Audrey S. Robinson wrote: "In a subsequent issue, please have someone describe the kind of dogwood featured. The blossoms are so fluffy!"
Fair enough. The tree, which stands beside the Drillfield pylons, is actually a Japanese flowering cherry or Prunus serrulata "Kwansan." Thanks to Thomas Wieboldt, associate curator for the Massey Herbarium in the biology department, and Alex Niemiera, associate professor and woody plant specialist in the horticulture department, for their help in identifying the tree. Back to Contents
Maj. Gen. Jerrold P. Allen has been named Virginia Tech's new commandant of cadets. Allen is a retired Air Force major general whose last assignment was vice commander of the 21st Air Force Headquarters at McGuire Air Force Base in New Jersey. Prior to accepting the position of commandant, Allen headed operations for the U.S. Nursing Corp. in Denver.
Allen holds an M.B.A. in management from Golden Gate University and a bachelor's degree in engineering management from the U.S. Air Force Academy. Among his military awards and decorations are the Defense Superior Service Medal, Legion of Merit award, Meritorious Service Medal, Air Medal, and Air Force Commendation Medal, all with one or more oak-leaf clusters, and the Distinguished Flying Cross.
Allen succeeds Maj. Gen. Stanton R. Musser, who retired at the end of the 1998-99 academic year. Back to Contents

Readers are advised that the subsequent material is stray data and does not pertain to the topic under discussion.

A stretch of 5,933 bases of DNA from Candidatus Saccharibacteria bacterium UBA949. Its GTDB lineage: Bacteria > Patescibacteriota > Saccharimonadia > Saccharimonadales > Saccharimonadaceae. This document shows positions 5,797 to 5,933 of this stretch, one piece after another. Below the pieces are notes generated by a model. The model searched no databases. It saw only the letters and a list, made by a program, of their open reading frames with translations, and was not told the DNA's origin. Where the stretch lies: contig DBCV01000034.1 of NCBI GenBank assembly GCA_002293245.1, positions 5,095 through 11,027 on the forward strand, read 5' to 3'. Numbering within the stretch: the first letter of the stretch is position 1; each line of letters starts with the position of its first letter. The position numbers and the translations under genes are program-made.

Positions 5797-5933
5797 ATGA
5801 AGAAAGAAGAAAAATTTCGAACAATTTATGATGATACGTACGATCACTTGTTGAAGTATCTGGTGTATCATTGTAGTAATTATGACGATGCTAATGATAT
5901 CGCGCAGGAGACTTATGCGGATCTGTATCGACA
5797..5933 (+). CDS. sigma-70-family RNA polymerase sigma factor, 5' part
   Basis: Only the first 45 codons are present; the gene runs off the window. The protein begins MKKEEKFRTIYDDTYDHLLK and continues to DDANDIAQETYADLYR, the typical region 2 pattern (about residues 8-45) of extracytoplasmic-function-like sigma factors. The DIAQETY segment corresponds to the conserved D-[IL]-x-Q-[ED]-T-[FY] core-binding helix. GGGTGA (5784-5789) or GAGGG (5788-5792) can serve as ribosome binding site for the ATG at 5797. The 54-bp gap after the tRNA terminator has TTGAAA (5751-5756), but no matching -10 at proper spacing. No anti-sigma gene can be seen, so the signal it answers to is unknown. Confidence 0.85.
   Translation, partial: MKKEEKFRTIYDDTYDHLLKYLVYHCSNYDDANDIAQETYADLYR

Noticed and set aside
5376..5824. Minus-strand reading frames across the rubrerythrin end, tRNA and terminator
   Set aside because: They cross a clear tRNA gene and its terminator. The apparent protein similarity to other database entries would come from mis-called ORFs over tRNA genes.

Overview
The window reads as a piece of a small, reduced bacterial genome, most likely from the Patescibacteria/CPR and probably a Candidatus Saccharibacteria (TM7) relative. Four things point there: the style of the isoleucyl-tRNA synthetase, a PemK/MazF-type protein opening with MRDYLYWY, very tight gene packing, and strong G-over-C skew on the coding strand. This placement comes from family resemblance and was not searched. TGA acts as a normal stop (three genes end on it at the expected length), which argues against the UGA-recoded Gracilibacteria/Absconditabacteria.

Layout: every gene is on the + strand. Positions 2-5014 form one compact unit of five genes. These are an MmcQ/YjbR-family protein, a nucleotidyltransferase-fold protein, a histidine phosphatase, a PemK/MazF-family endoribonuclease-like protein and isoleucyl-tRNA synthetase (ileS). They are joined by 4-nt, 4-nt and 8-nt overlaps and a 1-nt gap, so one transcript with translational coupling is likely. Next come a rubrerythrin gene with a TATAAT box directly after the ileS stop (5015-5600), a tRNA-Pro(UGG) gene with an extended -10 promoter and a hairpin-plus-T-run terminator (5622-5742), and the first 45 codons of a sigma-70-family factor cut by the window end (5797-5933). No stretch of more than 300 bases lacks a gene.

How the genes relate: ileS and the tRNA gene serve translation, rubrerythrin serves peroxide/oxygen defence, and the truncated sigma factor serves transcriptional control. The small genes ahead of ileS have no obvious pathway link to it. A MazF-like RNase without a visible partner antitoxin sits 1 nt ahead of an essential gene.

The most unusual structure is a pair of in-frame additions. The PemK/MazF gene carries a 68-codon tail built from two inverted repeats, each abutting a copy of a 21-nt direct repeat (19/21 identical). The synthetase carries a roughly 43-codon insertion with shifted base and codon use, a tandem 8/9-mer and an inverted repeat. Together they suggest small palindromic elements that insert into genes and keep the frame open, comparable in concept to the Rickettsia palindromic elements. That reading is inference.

To help speed the next generation of Internet products, services, and applications, Virginia Tech and the Center for Innovative Technology (CIT) have opened Virginia's first Internet2 technology studio. With potential applications for higher learning--such as online collaborative research, distance learning, and video-conferencing--the Internet2 project has attracted the involvement of 154 U.S. colleges and universities.
The key to Internet2 technology is wider bandwidth, which allows a greater amount of data per second to be transmitted through a computer's communication ports. The studio's equipment can transmit data at more than 10 million bits per second; by comparison, a standard modem transmits 56,000 bits per second. The speed of the Internet2 allows users to see broadcast-quality video over the Internet, for example.
The CIT pays rent on the studio and Tech staffs it. Tech worked with its corporate partners--including Litton Network Access System of Roanoke, Dell Computers, Bell Atlantic Virginia, Sprint, A&J Technologies, Amteva, CRT, EduTest, EMR, CISCO Systems, FORE, Leibert, and Zydacron--to provide the studio's equipment.